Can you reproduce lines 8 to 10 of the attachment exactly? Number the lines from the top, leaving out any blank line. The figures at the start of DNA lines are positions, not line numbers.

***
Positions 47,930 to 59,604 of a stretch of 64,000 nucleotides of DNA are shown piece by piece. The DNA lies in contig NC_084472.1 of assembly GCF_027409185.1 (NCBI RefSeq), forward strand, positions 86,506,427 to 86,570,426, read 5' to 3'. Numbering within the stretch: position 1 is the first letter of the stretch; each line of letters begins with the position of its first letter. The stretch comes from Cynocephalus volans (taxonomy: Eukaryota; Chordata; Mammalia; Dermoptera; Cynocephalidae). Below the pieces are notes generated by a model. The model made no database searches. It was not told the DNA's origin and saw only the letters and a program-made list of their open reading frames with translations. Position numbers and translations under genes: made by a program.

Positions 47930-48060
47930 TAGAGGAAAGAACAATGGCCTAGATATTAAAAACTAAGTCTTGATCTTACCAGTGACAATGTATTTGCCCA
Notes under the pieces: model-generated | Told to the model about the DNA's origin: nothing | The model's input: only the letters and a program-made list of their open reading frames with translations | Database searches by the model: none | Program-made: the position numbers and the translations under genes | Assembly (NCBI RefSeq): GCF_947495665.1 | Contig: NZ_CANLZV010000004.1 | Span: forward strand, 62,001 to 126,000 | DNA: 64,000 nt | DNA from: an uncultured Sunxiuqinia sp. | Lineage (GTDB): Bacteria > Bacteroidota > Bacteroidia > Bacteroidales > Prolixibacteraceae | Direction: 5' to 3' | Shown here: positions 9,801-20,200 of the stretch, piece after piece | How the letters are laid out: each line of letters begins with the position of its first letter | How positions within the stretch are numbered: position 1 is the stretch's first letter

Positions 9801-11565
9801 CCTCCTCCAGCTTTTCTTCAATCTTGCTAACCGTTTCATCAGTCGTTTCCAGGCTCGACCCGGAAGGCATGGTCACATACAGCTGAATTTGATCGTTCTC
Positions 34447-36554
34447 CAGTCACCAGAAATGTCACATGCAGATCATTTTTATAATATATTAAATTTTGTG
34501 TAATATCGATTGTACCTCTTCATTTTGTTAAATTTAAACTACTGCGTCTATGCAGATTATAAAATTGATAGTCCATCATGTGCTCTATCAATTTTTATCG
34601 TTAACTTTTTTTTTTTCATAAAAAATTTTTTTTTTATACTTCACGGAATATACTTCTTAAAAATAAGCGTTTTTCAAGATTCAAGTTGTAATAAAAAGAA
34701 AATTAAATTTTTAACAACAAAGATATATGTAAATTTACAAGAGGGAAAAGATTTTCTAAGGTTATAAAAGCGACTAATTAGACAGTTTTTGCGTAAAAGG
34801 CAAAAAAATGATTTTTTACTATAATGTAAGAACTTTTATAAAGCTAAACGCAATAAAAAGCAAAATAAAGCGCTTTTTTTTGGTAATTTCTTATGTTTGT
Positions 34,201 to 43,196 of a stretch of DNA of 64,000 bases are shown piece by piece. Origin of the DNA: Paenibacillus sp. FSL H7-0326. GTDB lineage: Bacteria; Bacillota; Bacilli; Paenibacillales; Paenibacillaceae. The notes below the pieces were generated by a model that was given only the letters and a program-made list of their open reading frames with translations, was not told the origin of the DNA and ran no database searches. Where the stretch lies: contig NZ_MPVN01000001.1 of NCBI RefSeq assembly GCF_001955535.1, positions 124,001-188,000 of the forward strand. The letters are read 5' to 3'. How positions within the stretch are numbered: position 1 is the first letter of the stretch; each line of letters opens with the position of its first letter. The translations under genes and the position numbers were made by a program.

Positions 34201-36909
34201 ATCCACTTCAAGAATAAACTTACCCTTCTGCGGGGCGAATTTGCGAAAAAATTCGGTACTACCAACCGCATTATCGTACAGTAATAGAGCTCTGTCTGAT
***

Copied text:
34447 CAGTCACCAGAAATGTCACATGCAGATCATTTTTATAATATATTAAATTTTGTG
34501 TAATATCGATTGTACCTCTTCATTTTGTTAAATTTAAACTACTGCGTCTATGCAGATTATAAAATTGATAGTCCATCATGTGCTCTATCAATTTTTATCG
34601 TTAACTTTTTTTTTTTCATAAAAAATTTTTTTTTTATACTTCACGGAATATACTTCTTAAAAATAAGCGTTTTTCAAGATTCAAGTTGTAATAAAAAGAA